A few months ago long-time REI friends and volunteers, Dr. Austin Raunikar (third from left above) and Dr. Mark Duster (far left above), were invited to attend the 10th Annual Symposium of the Cardiovascular Center of Hue Central Hospital, held in June, as guest lecturers. While they were there something unexpected happened.
A little background is in order here. Prior to 1996 the hospital was not able to perform cardiac surgery due to the lack of a cardiopulmonary bypass (CPB). (This machine temporarily takes over the function of the heart and lungs during surgery, maintaining the circulation of blood and the oxygen content of the patient's body. The CPB pump itself is often referred to as a heart–lung machine, or "the pump".) In 1996 REI donated a heart–lung machine to the medical center, provided training in its use as well as training in cardiac procedures, and so enabled the launch of the cardiovascular center.
Since that time several REI volunteers have invested time in the cardiovascular center. Two of these are Dr. Austin, who first visited Hue in 2001, and since then has been there some 9 or 10 times (he has lost count!), and Dr. Mark, who first came to Hue in 2006 and has made a total of 6 trips to the city. These men have also worked in the medical school, and in the cities of Hanoi, Ho Chi Minh City and Danang. In Hue they worked increasingly closely with Dr. Phu, the director of the medical center, Dr. Loi, who is the head of cardiology and the organizer of the symposium, Dr. Thuan, a former pediatric cardiologist and now a hematology-oncologist, and with Dr. Khai, considered to be the most senior cardiologist in Vietnam.
During these visits, these men brought training in Interventional Pediatric Cardiology, helping their Vietnamese friends and colleagues learn new procedures to deal with cardiac problems in children. If you yourself have the memory of an elephant, you may recall our April 2016 article (available in our archives) about pediatric cardiology. You may remember that congenital heart defects (usually holes in the heart) affect 8 out of 1000 newborns, according to the National Heart, Lung and Blood Institute. Even 15 years ago, many of these newborns would simply die in Vietnam. Today, with the advances made in pediatric cardiology, most of these infants can be successfully treated and go on to live healthy, normal lives.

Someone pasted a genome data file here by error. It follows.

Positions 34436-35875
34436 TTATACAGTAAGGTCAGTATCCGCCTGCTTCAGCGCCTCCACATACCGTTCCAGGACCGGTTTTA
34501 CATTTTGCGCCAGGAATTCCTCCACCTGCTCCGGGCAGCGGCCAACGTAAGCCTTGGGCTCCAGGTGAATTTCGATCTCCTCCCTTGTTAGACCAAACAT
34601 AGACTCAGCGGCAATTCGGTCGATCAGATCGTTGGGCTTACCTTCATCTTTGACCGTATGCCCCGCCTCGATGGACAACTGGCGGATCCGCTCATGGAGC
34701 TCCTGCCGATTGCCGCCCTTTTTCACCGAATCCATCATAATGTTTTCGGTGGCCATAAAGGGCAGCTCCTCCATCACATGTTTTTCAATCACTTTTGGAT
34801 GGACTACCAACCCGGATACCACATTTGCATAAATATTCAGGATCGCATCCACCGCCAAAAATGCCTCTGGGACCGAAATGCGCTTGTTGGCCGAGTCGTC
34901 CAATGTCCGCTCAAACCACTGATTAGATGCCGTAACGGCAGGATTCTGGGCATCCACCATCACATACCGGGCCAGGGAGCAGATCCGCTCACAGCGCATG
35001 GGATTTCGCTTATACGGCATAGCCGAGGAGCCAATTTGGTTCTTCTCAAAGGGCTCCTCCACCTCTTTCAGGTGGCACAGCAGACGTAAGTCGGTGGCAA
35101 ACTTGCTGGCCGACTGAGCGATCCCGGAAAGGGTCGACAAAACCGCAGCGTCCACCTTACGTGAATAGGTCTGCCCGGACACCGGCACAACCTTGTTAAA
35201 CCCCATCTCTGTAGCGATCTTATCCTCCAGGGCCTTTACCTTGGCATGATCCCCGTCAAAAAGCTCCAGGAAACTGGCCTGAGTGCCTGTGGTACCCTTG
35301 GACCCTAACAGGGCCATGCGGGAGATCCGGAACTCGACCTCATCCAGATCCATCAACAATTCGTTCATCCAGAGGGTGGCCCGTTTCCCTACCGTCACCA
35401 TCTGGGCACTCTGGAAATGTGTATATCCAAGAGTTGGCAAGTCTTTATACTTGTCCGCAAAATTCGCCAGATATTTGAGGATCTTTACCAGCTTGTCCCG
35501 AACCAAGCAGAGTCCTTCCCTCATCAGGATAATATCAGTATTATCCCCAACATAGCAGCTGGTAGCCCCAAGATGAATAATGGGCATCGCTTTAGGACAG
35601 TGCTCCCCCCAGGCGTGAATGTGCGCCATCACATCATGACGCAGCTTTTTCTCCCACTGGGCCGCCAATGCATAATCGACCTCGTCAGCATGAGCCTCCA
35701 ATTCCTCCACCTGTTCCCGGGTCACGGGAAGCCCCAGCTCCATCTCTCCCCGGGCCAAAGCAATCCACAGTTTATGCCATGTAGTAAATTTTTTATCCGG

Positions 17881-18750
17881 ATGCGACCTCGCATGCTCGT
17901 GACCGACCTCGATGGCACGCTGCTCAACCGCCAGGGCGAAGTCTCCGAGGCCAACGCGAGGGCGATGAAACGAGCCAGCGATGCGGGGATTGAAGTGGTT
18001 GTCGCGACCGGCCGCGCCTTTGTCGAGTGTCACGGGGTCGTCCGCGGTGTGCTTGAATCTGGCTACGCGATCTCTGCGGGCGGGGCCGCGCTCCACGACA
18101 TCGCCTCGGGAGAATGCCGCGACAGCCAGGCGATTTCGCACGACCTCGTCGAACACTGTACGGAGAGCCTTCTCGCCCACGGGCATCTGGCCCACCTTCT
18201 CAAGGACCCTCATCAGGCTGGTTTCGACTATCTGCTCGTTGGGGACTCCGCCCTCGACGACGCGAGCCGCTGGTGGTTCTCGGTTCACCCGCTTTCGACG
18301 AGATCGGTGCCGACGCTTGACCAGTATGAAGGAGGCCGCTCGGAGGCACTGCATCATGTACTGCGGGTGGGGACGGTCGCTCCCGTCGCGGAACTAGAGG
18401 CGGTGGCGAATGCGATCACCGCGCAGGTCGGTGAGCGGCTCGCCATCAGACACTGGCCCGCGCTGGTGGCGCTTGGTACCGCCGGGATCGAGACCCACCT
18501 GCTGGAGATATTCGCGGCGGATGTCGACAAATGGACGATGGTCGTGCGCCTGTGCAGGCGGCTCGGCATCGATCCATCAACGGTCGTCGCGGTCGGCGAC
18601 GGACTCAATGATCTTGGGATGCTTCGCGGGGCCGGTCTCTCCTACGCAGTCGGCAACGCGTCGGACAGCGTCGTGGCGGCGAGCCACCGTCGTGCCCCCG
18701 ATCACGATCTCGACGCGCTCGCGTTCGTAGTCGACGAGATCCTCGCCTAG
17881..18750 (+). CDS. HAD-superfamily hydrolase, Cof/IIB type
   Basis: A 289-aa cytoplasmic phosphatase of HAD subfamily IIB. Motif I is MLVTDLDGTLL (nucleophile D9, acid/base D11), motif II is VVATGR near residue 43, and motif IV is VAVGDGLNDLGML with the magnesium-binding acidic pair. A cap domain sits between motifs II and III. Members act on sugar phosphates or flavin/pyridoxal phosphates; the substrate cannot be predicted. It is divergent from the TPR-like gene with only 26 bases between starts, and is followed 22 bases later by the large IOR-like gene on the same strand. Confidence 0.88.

Dr. Austin brought training in using and interpreting ultrasounds, using and interpreting EKGs, and working with a cardiac catheterization lab, which basically means using a catheter (a thin, hollow tube) inserted into the heart to diagnose the heart and to perform certain procedures. Dr. Mark also worked with the catheterization lab, enabling Vietnamese doctors to perform certain less invasive procedures, rather than performing open-heart surgery. These men have also sponsored J-1 Fellows, given a variety of lectures, provided material on the Adult Cardiology Board Review Course, and continued to provide help and counsel from afar to their friends in Hue.
Today, according to its website, the Cardiovascular Center has performed an average of 5,000 cadiovascular intervention cases by special techniques a year, performed 1,000 cases of open heart surgery, and provided cardiology treatment for 5,000 patients, both adults and children. We’re talking about many, many people who can go on to live healthy, productive lives thanks to this training.
And Vietnam remembers. After arriving in Hue, Dr. Austin and Dr. Mark were told that they would be receiving an award. Our volunteers are often given a bouquet of flowers in appreciation of their work. This time, however, in the presence of 250-300 symposium participants from a number of countries, our doctors were called up to the auditorium stage. They, along with a handful of other recipients, were then given a special Commendation Award, presented by the People’s Committee of Thua Thien-Hue Province, for significantly advancing children’s cardiovascular health care in the province.
This, dear readers, is a major award. That is, it is a MAJOR award. Other members of the REI team have received it in the past, but it is rare. Both Dr. Austin and Dr. Mark expressed their deep appreciation of the honor and of the gracious hospitality of their hosts, and were also quick to acknowledge that this has been a team effort, with many REI volunteers and staff contributing, directly and indirectly, to the advancement in health care in Hue.
So we would also like to express our deep appreciation for the efforts of Dr. Austin and Dr. Mark, and for the efforts of all who have contributed to this success story, certainly including our Vietnamese friends and colleagues, as well as those who have yet to travel to Vietnam but who support our work. We would also like to thank the People's Committee of Hue for honoring Dr. Austin and Dr. Mark and, by extension, REI in this way.
And if you have volunteered in Vietnam with REI and have yet to receive a similar honor, just wait. Who knows? An elephant never forgets!